As an example, with inheritance increasing to at least the parents strength and denoted with a + sign leads to:

    Generation 1: 40
    Generation 2: 40+; 20 * 5
    Generation 3: 40++, 20+*10, 10 * 25
    Generation 4: 40+++, 20++*15, 10+ * 75, 5 * 125

    If you factor in inter-breeding and other scion families the question starts to be why isn't everyone blooded if inheritance always strengthens the original line to at least the parents score.

    There is the odd issue with inheritance brought up a little while ago of leap-frogging generations - the parents probably die a little while after becoming grandparents, with clerical magic the die possibly even after becoming great grandparents - that delay in inheritance slows down the above expanse considerably if factored in although the top number will keep bouncing up as the elder heir eventually fails a shuffle check and passes on the big family bloodline.


    Random events will tend to drag bloodline scores down (looking at both 2e and brcs) which make it much harder to lose RP/BLS than to gain it. This assumption of loss appears however due to expectations of the masses - if everyone becomes weak then it is easier for the good few to shine out and so while the average level may fluctuate over time if it drops too low you get ghenghis khan/alexander the great etc whomping everyone around them and gaining massive strength from success which is then passed on to many 9likely many many) children.


    The key issue is the strength of inheritance, if the children fail to gain at least the original strength of their parent, then decline in the overall level is almost inevitable. If inheritance adds several points to each tier's top bloodlines then an explosion is probably equally inevitable barring frequent failure to inherit.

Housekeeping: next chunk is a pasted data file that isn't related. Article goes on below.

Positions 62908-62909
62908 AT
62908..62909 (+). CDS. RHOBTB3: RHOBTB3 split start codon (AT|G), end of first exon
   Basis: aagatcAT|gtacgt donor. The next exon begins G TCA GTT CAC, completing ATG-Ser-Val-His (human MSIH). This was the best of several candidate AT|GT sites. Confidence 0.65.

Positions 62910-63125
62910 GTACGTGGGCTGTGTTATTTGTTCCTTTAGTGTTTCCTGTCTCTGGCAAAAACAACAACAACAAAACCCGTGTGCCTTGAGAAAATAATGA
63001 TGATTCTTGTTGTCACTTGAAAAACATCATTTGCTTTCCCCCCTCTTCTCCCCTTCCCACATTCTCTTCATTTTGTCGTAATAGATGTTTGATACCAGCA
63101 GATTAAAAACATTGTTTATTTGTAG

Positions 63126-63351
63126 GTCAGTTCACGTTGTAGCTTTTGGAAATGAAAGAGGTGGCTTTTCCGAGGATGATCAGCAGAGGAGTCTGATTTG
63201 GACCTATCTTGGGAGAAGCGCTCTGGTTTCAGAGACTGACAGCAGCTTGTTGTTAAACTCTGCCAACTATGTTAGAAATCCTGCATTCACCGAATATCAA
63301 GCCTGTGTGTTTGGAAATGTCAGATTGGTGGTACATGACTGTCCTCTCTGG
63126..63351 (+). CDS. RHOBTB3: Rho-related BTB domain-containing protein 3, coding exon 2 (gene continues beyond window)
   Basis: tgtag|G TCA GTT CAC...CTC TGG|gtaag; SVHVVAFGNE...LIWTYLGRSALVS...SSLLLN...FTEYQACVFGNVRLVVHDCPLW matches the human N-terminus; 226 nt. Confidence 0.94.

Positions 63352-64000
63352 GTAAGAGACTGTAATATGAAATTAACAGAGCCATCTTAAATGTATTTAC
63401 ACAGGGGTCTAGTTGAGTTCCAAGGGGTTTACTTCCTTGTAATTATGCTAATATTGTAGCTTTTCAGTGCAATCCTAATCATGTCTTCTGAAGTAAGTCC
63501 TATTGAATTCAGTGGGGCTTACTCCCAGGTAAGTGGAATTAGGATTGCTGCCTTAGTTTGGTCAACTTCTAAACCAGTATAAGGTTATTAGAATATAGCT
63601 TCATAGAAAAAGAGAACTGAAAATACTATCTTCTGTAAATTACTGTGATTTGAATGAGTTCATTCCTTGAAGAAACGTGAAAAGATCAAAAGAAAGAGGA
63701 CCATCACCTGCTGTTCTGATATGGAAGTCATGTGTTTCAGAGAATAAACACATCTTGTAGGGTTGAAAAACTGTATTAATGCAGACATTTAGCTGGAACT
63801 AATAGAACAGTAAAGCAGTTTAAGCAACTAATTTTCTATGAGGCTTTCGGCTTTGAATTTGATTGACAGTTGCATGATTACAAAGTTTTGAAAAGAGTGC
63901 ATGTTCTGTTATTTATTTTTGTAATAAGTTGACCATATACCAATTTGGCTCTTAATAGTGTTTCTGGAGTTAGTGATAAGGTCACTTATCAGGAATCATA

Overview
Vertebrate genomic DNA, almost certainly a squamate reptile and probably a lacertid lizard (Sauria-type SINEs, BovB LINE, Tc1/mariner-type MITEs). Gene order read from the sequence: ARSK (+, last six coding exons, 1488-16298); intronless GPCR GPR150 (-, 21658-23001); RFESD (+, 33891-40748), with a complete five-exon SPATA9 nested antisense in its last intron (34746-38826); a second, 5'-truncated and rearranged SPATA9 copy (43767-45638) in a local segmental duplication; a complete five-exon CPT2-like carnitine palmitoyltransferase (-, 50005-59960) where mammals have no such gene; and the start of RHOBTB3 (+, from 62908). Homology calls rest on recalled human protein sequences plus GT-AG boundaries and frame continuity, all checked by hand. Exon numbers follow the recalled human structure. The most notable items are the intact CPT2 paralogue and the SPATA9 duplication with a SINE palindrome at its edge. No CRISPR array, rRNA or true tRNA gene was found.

As a rule I'd want levels to slowly rise over time excluding external events, so that the Gorgon's harvesting of bloodlines makes sense and acts as the ultimate restraint on bloodline levels. That suggests that each generation should expect to add a point or three from inheritance, great deeds, usurpation, etc with successful families adding 1-3 more and failing families losing the same. The Gorgon's 2-3 generational rivings then act to cull the greatest lines by their gains over the period leaving us with a coppiced sort of approach - with the maiden (or standard) trees culled and the underwood then left t strive for greatness in the renewed light.

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    > If you factor in inter-breeding and other scion families the question starts to be why isn`t everyone blooded
    > if inheritance always strengthens the original line to at least the parents score.

    Well, nearly everyone in England can trace their family back to
    William the Conqueror, right? Same with Mongolia and Ghenghis Khan.
    Those lords only lived a thousand and 800 years ago, respectively.
    Deismaar was 1524 years before the "present" of Cerilia.

    I think the key there is the first stat I posted, that a bloodline of
    100 would die out after only 7 generations; a score in the twenties
    would only make it 5. Commoners wouldn`t have access to investiture to